Jack Neely of NCSU OIT group has put on a Free and Open Source Software fair each year for the past four years. This year I was fortunate enough to join them. It was a fun day and I was happy to meet other folks interested in Linux and such things, while catching up with some old TriLUG’gers that I don’t get to see very often. They even let me give a talk! 🙂
Pretty much as soon as I made that last post about the winter snow, the rain came to wash it all away (to prove me wrong, I presume). Since then we have seen many signals of Spring, including sunshine, plant growth and people wearing t-shirts in 40 degree weather. It is almost like Miami around here!
There have been four or five other snowfalls, but they were so light that they only hang around for a day or so. It does make for some extra muddy dog walks, but I guess this is how this area gets its moisture for the season. During the rest of the year this is supposed to be one of the driest regions in the USA. Oh well, “Summer will be beautiful!”
Work has been keeping me busy and I’ve since launched a large-scale scanning project at home to digitally archive all my important memories from the past twenty years or so. My camera was away for repair for almost two months and I think that is the longest stretch I’ve lived without a camera for my entire life. It was rough to miss out on capturing some neat sights. As the days grow longer and warmer, I hope to get out to explore and photograph some of the beautiful places around Moscow.
Apparently, the UNC Tarheels are doing really well in some basketball tourney that is going on. I don’t even know what a tourney is, but since everyone knows I’m from North Carolina I can’t walk fifty feet without someone mentioning it to me. I’m always like “Oh yeah! Awesome! Tarheels ROCK!!” and this seems to be a satisfactory answer. On the flip side, this is way better than everyone talking to me about tobacco farming.
Why am I posting pictures of frightening looking turds on my weblog? Ha-HA! I am not!! That, my friends, is the world’s greatest culinary creation — the Chocolate Cherry Bagel !!!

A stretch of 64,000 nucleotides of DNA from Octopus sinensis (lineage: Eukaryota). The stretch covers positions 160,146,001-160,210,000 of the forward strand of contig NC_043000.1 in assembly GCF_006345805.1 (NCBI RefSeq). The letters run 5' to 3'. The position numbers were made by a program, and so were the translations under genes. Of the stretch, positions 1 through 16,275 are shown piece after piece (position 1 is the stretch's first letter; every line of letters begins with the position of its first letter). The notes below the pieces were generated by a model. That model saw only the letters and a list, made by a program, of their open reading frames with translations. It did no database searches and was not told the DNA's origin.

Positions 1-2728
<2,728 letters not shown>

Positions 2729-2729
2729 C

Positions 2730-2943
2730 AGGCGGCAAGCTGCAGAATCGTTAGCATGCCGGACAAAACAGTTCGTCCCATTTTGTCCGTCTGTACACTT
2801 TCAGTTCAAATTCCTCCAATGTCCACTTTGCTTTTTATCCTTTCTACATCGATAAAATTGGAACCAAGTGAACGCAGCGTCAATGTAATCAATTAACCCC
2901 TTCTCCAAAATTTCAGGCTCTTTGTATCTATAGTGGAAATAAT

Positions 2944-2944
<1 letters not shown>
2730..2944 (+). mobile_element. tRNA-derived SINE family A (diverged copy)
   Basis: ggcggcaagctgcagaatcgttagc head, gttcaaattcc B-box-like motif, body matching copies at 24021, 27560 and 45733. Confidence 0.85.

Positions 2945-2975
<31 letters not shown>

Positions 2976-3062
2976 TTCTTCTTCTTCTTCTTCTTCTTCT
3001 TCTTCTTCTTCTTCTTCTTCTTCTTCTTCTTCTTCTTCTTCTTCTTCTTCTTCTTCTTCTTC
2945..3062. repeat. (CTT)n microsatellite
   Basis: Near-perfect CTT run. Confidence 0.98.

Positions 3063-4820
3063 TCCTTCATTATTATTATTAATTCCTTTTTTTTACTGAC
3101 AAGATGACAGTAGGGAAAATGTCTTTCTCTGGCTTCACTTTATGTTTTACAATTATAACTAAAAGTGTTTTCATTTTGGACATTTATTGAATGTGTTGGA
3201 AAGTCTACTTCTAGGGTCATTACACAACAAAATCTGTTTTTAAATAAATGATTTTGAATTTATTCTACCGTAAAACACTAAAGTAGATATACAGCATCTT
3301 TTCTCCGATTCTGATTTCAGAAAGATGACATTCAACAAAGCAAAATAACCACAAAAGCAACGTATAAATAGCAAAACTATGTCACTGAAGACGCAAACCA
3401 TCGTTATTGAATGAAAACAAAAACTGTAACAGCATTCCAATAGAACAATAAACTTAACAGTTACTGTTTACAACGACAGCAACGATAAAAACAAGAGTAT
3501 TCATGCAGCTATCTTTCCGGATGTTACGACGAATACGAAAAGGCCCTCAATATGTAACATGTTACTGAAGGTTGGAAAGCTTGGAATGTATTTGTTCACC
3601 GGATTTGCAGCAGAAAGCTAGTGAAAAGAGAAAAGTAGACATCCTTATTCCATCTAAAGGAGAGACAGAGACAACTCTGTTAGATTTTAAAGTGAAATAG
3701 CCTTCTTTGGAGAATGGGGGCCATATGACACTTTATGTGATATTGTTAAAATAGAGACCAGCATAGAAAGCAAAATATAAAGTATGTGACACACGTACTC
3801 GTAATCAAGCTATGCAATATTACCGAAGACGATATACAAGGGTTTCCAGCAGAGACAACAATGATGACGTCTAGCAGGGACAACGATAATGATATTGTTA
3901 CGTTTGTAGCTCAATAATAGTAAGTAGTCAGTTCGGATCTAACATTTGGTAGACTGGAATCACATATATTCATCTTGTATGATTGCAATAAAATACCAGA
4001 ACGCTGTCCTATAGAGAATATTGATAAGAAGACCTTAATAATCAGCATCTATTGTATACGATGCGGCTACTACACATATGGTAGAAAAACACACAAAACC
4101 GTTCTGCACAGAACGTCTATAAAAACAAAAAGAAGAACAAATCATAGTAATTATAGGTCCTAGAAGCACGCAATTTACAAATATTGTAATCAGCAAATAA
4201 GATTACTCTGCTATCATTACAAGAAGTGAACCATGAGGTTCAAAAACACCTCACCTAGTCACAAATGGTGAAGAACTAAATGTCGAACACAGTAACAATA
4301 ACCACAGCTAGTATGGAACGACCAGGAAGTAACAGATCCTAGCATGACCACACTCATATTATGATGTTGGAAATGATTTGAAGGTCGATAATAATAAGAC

In Moscow, we have this truly fantastic bread and pastry shop which goes by the moniker of Wheatberries Bake Shop. You will find me in this place at least five days a week. I would be there seven days a week, but they choose to make me suffer by being closed on Sunday and Monday. This means I usually have to stock up on Friday and Saturday.
One day around the holiday season, I see this funky, turdy looking thing in the back of their display case and I had to inquire. Once they told me it had both chocolate AND cherry in it, I was sold. I purchased the little turd and brought it to my office. Little did I know that this bagel would change my life.
The story goes that for the holidays they make chocolate cherry bread and there happened to be some batter left so the owner thought “What the hay?” and made some bagels. The chocolate cherry bread is only supposed to be a once-a-year thing anyway. Yet I have caused such a stir in their tiny little shop that they had no choice other than appeasing the “big crazy white man” and deciding to offer this manna from heaven at quasi-random intervals. This means that on the days I see them in the case, I have to buy all of them immediately to keep anyone else’s greedy hands off them. Mmmmmmmm….. Mine all mine, Choco Cherry Bagel. Arrggglllll….
I feel sorry for you if you can’t have a choco cherry bagel at least twice a week. I mean, what are you living for?
So one of the coolest things (at least to me) about North Idaho is that in a matter of minutes an enormous snow storm can whip up out of nowhere — even at times when no snow is predicted. This happened two weeks ago when I went into Wal*Mart and there was no snow, nor signs of snow. When I came out from shopping 25 minutes later, it looked like I fell off Santa’s sled somewhere over Antarctica. Just blizzardy-ass snow from out of nowhere.